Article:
The Promise of Microfinance – Craig McIntosh, Ph.D.


Video: Beyond good intentions
Beyond good intentions

Highlights of The Promise of Microfinance and the Difficulty of Proving It, Craig McIntosh

Microfinance 102, April 19, 2011

(Summary courtesy of Jean Fort, Founding Director of Women Empowerment International)

Does microfinance work?  The answer is not clear.  The better papers have found:

  • Decrease in volatility of income (smoothing)
  • Larger income increases for women than men
  • Frustratingly few MF clients really climb the ‘ladder of credit’ to start larger businesses.
  • Lots of reselling, not much manufacturing.
  • Groups can help to foster social capital when all goes well, can be focus points for tension otherwise.


The best study ever done on the impact of microfinance is the 2010 “The Miracle of Microfinance” by Banjeree et al.  What should we take away from this study?

  • Has microfinance failed?

No, it just hasn’t achieved a transformative effect on people’s lives.  But then, this is high-interest debt that has to be paid back.  Why did we think it would?

  • Has MF been oversold?

Many MFIs make grand claims to donors to raise money.  Would people support MF if they thought it led to a small increase in the rate of business ownership?  Should they?


Impacts summarized:

  • MF ‘works’ for lenders.  Default is very low.
  • MF does not have a transformative effect on the average entrepreneur who receives a loan.  Average benefits, if any, are small.
  • MF decreases the variance of consumption; suggests it is better thought of as an insurance product than some kind of venture capital.
  • MF increases the variance of outcomes across individuals; the poor are similar because they make few choices; credit is power.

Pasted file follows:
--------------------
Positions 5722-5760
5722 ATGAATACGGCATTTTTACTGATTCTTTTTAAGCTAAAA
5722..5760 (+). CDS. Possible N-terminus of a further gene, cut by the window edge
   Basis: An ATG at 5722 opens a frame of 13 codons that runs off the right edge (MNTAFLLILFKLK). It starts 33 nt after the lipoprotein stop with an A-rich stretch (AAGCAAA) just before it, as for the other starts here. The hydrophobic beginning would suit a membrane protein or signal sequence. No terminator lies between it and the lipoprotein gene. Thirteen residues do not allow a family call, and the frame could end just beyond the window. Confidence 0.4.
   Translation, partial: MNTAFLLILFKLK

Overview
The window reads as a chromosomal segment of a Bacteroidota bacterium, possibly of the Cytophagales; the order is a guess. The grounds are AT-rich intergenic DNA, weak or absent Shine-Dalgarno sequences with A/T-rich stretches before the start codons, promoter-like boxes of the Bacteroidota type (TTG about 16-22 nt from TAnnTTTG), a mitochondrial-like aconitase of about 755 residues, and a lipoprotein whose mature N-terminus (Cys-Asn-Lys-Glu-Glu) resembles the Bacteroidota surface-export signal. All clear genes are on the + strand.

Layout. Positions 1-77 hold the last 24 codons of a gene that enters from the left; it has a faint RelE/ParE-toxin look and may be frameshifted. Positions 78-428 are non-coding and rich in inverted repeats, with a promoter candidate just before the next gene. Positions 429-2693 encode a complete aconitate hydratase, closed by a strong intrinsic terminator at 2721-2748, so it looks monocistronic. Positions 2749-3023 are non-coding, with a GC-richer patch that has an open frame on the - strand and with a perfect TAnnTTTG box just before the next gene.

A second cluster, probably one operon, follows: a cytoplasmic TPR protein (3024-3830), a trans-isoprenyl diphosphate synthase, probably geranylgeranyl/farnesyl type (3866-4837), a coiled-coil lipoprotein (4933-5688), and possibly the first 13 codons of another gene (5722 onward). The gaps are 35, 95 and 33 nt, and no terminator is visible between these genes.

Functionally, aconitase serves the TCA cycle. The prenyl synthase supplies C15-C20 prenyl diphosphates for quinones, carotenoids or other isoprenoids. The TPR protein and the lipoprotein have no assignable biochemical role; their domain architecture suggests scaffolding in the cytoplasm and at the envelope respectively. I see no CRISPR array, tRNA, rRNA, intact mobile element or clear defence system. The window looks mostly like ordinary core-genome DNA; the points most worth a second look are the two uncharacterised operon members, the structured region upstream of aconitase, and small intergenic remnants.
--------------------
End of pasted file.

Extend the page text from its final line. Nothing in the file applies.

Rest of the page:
• Lack of longer-term, more qualitative studies of impacts.


Perhaps the average effect is not the interesting question?


The Ethical Arguments:

  • Should we be thinking about trying to create stable, competitive marketplaces, or should be be focusing on providing services to the poorest of the poor?
  • Who is MF really there to help; the entrepreneurial poor (who are likely to be more entrepreneurial than poor), or the needy?
  • Is credit a mechanism suited to the poor at all, or do they have needs that are more basic than finance?


New Developments:

Importance of microsavings and microinsurance


Concluding Remarks:  Financial service demand is interlinked:

  • In the rich world, we typically borrow and save at the same time, but the poor often do not have financial institutions that let them do this.
  • When individuals can be provided with financial tools that let them save to meet their needs, this will be preferable to debt by the interest rate margin.
  • Current global microfinance movement has been too focused on debt and has not paid enough attention to savings.
  • Do MF borrowers really just use debt as a discipline device?  If so, provide them with commitment savings instead.
  • Do MF borrowers really just use debt to insure themselves against shocks?  If so, provide them with insurance instead.
  • Overall, need to be more serious in thinking about how to design products, institutions, and a regulatory environment that succeed in providing a suite of sustainable financial services to the poor.